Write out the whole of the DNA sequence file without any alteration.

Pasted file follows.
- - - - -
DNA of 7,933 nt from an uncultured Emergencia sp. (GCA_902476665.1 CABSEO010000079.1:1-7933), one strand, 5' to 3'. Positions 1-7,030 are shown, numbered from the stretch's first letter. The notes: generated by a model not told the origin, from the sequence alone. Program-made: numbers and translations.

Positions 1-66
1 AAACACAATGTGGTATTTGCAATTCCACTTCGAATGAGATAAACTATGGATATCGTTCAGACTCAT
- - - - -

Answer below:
DNA of 7,933 nt from an uncultured Emergencia sp. (GCA_902476665.1 CABSEO010000079.1:1-7933), one strand, 5' to 3'. Positions 1-7,030 are shown, numbered from the stretch's first letter. The notes: generated by a model not told the origin, from the sequence alone. Program-made: numbers and translations.

Positions 1-66
1 AAACACAATGTGGTATTTGCAATTCCACTTCGAATGAGATAAACTATGGATATCGTTCAGACTCAT